Did Universal bite off more than they could chew? Did they take on a project too big for their bridges? Are they gonna lose their hat, or will the bullet go right into the middle of their forehead?
Uni’s Dark Tower movie trilogy and interlocking TV series, seen as a hugely ambitious project from the start, may wind up being too big for the studio’s appetite, writes Variety.
Sources tell Variety that in the past few days, the project, based on Stephen King’s sweeping seven-book-and-counting series, has run into budgetary complications that have caused Universal execs to rethink original plans. Insiders expect U brass to meet in coming days to decide whether to put the project into turnaround, whereby producer Imagine Entertainment could shop it to another studio, either to partner with Universal or take over entirely.
Although, to be clear, sources tell Variety that as of Thursday, Universal is moving ahead as if the project is going forward. Full story inside.
Ron Howard unveiled plans in September to adapt “The Dark Tower” for three films — at least the first of which he plans to direct — bridged by a pair of TV series. Universal soon came on as a distributor, given Imagine’s production deal with the studio; NBC (or an affiliated cable net) was expected carry the TV component.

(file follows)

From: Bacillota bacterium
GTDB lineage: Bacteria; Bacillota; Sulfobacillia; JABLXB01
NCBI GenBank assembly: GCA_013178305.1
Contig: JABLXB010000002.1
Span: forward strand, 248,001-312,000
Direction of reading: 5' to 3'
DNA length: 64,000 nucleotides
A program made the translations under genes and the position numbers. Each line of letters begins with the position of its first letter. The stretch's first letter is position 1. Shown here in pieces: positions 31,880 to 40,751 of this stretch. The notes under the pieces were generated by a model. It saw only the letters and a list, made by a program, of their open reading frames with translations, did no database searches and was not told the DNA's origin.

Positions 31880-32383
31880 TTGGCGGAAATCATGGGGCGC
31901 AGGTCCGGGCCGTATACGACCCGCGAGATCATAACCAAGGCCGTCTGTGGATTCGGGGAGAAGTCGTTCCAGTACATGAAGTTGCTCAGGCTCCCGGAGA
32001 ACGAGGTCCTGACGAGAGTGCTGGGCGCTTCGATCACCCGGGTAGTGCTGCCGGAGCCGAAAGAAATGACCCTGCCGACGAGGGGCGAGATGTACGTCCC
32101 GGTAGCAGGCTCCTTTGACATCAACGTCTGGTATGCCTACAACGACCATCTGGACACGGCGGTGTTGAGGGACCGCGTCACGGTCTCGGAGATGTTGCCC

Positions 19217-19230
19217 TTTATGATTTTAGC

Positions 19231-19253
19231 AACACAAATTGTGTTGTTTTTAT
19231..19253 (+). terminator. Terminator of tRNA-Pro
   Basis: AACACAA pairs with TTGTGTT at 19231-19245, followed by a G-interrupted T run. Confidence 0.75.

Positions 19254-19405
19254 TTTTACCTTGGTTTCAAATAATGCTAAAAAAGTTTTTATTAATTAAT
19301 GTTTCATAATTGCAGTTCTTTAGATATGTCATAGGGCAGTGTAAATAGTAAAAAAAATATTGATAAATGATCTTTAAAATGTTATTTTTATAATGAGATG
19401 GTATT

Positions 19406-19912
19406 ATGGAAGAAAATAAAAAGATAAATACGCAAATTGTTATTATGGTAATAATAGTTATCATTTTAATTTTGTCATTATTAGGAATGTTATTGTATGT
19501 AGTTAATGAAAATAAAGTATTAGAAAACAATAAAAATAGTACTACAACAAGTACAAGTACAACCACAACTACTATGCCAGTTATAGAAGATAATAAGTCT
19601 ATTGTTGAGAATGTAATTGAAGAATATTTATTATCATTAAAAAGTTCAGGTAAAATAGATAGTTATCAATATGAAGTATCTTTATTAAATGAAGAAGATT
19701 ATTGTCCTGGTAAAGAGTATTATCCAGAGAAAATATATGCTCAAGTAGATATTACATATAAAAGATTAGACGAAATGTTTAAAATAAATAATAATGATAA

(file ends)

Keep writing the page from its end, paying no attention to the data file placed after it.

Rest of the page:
Javier Bardem’s deal to play the lead role of Roland Deschain is nearly closed, while Howard is still eyeing thesps for other roles. Howard and Brian Grazer are producing through Imagine, while Akiva Goldsman is set to write the script.
With a project of this size and scope, it wouldn’t be unusual for any studio to weigh its risk-sharing options — or pulling out — at this stage of development. And “Dark Tower” isn’t the only major project that Universal has recently reconsidered. “At the Mountains of Madness,” which had Guillermo del Toro set to direct and Tom Cruise circling to star, was scrapped on the brink of lensing after U calculated that it would struggle to make money with its $150 million budget and R rating.
That project went into hibernation in March, not long after the newly minted NBCUniversal CEO Steve Burke was in Universal City for meetings with NBC and Universal Pictures brass.
King’s “Dark Tower” epic has been long pursued for screen adaptation, but the series’ length and scope — rooted in a post-Apocalyptic realm resembling the Old West as well a parallel modern-day world — has been a tough nut to crack for scripting and production planning. Before Imagine announced its adaptation plans, J.J. Abrams and “Lost” co-creator exec producer Damon Lindelof had optioned rights from King for $19 (a key number in the “Tower” universe). But they weren’t able to find a take on the material that satisfied their ambitions.
Nonetheless, the Imagine team and U felt confident they had a workable vision. In announcing their plans for “Dark Tower,” companies set a May 17, 2013 target date for release of the first film.
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